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Photographing Weldments: What You Can and Can’t Decipher

by Nov 29, 2016Welding

While the simple purpose of welding is to bond two pieces of metal together for use within a simple or complex assembly, there is nothing simple about the process at all. Because it requires a high skill level, an eye for detail, and can look very different depending on the methods used and the care taken during the process, it is easy to see why some welders may refer to their work as more than meets the eye. The result, a weld, is therefore difficult to capture in one exterior photograph.

Taking Pictures of Weldments

While taking photos may seem like a strange pastime for some, it is actually quite common. It is most often done by welders and professional photographers in order to show clients the quality of a particular weld and/or to showcase an individual or organization’s welding capabilities. In some cases, pictures are taken to merely document different styles and sizes of welds for entertainment or artistic purposes.

Capturing good pictures of welds is not an easy thing to do because photos can’t show the full size and depth of the product, or anything below the surface of the weld. A photo can only show defects and irregularities on the outside of the product. And, you can’t illustrate certain defects like porosity, a crack, tungsten inclusion, lamellar tearing, or the lack of penetration, as these are all sub surface and cannot be seen in photos.

At Axenics, we have a dedicated professional photographer, who has been taking photos of weldments for more than 10 years. His name is Nick Brown, and he is also our Shipping Manager.

Weld Styles and Purposes


Autogenous Freehand Weld

There are a variety of styles of welds that can be performed, depending on what you’re trying to achieve. Some commonly performed types of welds are as follows:

1. Autogenous:
The autogenous method of welding is ideal for carbon and stainless steels due to their low heat conductivity, and is used for relatively small welds. This type of welding service is performed by fusing two surfaces without using any filler metal.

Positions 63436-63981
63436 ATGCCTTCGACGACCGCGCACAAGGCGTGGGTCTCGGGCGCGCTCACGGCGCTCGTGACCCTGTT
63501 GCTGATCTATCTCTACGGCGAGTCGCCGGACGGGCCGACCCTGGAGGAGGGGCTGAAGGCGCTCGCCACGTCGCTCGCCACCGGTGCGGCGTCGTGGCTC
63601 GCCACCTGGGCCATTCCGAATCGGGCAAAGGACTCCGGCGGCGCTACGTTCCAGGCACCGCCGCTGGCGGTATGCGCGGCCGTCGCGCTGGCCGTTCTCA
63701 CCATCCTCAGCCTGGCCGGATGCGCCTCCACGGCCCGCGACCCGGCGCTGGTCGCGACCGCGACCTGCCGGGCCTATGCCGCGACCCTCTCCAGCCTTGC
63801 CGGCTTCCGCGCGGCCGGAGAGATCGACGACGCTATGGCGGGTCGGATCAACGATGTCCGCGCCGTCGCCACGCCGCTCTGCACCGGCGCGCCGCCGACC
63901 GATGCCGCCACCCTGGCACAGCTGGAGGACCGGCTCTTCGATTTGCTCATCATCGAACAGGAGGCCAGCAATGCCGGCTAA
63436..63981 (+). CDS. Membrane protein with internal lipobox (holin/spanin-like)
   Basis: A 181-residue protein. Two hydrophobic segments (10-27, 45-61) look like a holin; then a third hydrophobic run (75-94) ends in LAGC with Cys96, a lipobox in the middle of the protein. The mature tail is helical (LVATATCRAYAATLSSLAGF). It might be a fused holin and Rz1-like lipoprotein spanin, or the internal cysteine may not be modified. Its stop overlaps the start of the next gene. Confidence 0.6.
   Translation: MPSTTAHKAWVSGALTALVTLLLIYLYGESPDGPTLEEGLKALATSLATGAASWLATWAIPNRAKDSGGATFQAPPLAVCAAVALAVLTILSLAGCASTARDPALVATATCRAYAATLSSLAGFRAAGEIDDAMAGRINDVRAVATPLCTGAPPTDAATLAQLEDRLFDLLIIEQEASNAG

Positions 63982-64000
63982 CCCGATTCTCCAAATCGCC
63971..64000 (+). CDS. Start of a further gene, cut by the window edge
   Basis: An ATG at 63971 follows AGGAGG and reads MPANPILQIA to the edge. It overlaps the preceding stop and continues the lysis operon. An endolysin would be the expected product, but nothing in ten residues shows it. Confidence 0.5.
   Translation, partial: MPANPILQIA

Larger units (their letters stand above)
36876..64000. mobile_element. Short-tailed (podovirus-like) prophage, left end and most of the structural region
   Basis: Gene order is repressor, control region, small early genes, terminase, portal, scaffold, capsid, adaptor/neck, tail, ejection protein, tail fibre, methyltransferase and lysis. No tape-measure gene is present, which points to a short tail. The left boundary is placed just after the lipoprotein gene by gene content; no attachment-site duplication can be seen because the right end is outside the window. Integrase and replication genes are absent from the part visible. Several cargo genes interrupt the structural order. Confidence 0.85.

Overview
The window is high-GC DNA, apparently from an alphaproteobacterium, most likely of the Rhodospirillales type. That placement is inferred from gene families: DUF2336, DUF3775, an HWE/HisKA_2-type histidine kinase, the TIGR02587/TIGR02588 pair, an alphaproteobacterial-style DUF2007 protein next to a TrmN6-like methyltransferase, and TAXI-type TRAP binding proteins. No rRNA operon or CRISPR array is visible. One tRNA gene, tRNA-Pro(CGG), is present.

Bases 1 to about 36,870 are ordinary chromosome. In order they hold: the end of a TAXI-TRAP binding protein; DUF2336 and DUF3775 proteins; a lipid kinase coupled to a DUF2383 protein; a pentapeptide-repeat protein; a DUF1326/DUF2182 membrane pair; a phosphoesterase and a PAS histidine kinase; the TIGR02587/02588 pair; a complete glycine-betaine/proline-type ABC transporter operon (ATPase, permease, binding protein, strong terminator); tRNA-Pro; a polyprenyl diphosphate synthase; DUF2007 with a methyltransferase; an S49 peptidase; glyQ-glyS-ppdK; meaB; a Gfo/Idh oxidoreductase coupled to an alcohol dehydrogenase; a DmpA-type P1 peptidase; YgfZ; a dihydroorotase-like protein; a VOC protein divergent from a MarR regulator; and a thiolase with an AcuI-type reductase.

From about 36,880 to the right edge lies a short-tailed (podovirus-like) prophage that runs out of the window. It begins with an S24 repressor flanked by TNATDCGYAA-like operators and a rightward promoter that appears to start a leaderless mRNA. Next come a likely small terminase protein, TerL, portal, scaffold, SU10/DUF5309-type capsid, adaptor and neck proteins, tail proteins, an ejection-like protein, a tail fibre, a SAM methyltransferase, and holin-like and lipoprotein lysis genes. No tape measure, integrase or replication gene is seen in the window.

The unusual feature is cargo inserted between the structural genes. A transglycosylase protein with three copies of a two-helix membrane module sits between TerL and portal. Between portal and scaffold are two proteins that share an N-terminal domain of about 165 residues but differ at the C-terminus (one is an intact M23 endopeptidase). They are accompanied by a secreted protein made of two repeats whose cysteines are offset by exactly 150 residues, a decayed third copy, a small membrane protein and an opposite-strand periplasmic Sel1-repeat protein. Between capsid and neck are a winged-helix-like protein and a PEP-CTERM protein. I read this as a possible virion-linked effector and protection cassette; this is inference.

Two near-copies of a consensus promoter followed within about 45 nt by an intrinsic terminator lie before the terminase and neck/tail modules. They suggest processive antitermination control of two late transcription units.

2. Freehand:
Freehand welding is relatively easy to perform, and is usually used to create flat, square and small weldments. Creating consistency with this method, however, can be difficult.

3. Cup walking:
Cup walking is an ideal welding method for use with larger diameter piping, but it is a difficult method to master. The welds created using this method are consistent. This technique works well in positions. The type of weldment you are trying to produce will determine whether you can use the cup walking technique or not.

Determining Welding Procedure Specifications

A welding procedure specification (WPS) is the formal written document describing welding procedures, which provides direction to the welder or welding operators for making sound and quality production welds as per the code requirements. A WPS is supported by a Procedure Qualification Record (PQR or WPQR).

It is almost impossible to determine the WPS that a weld was performed to by looking at a simple photo. Due to the many deceiving aspects of a weld photo, it is extremely difficult to determine the exact process used to create a weld. There are more welding procedure specifications than we have time to talk about in this post, but a few worth mentioning include visual, x-ray, ballistic and ultrasound.

Deceiving Elements of a Weld Photo

Due to external factors like lighting and photo quality, it is often difficult to determine the story behind the weld photo. The following is a list of factors and elements within a weld photo that are difficult to decipher at first glance, and even after closer examination:

1) Size of the weld
2) Integrity of the weld
3) Procedure it was welded to
4) Materials used
5) Heat used
6) Concave vs. convex welds

Showcasing the Art of Welding

Try as you might, it’s impossible to know the full story of a weld merely by looking at a photo. Nevertheless, it is interesting to see the different styles of welds that professionals are able to create. Welding is highly skilled profession, and a difficult art to master. The welders at Axenics have extensive knowledge about different metals and how they react to different types of heat, and they are each certified to the type of welding services they perform.

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